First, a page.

Somewhere at the end of time, the sun gutters towards final death, science has long ago been replaced by alchemy and demonic invocation and the few inhabitants of the world wander around with a near-psychotic ennui and yearning. The original six stories Vance wrote early in his career are moody and poetic and genially depraved; when he came back to his dying earth, years later, it was in a rather different mood and the two volumes of adventures in which Cugel the Clever proves how little he deserves his sobriquet have much of the poetry, but also a sly wit that was not the early stories' strength. Cugel is incapable of leaving alone anything not nailed down, and much that is; he wanders his world miraculously surviving his own cupidity and treachery--yet is no worse than the smarter, more beautiful people he meets and more often than not better. More recently, he produced the slighter and almost whimsical tales of the magician Rhialto the Marvellous; Vance's poetic and comic strains of invention work effectively in tandem. The Dying Earth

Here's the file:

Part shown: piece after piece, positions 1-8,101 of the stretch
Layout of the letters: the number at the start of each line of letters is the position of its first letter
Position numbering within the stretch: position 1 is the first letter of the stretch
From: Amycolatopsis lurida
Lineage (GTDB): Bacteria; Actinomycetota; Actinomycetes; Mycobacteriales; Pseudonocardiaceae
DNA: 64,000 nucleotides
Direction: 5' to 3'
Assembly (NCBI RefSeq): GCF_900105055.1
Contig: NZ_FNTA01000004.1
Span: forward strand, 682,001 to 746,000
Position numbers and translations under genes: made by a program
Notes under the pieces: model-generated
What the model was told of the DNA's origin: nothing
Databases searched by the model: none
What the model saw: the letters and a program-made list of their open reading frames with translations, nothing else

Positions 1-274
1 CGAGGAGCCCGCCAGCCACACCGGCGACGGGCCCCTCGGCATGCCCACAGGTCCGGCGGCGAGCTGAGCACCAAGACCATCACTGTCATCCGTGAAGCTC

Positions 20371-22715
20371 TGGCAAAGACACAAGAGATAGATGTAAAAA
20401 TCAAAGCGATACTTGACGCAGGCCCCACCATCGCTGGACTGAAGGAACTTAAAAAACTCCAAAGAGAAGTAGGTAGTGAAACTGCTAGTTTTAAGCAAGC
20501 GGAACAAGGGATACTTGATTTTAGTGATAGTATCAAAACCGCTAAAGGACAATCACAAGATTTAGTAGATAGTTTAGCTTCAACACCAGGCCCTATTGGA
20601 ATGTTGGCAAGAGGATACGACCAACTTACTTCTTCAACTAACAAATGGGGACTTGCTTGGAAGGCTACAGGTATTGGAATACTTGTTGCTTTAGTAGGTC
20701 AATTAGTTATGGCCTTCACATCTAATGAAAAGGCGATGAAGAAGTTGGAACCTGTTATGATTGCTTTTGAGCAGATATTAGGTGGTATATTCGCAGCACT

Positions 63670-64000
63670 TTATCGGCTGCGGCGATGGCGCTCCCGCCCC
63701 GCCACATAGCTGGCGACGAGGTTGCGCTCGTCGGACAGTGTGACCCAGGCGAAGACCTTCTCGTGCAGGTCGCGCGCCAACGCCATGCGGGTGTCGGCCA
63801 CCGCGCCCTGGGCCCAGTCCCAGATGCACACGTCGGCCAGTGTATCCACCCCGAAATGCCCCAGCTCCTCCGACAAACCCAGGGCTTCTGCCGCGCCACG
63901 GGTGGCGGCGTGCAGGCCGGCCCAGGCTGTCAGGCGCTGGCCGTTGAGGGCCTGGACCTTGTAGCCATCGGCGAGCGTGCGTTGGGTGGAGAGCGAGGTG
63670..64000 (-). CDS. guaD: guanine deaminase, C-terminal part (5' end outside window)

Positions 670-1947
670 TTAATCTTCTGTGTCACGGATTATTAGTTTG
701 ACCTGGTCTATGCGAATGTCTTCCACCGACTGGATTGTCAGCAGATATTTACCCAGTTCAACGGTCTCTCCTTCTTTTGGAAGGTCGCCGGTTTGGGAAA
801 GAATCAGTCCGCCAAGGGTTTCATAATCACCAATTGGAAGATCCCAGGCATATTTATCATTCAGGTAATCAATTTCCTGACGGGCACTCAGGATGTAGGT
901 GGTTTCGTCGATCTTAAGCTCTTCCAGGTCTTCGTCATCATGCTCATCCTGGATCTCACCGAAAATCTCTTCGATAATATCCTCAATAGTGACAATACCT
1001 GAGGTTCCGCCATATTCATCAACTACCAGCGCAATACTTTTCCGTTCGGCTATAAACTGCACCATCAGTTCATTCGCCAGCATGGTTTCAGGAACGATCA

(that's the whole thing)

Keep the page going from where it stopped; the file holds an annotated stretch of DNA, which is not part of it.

collects all of these stories, tragic, comic and charming--they take us to one of the strangest places and attractively affected styles in all fantasy. --Roz Kaveney
Vance¿s fantasy masterpiece, available for the first time in the UK as one volume.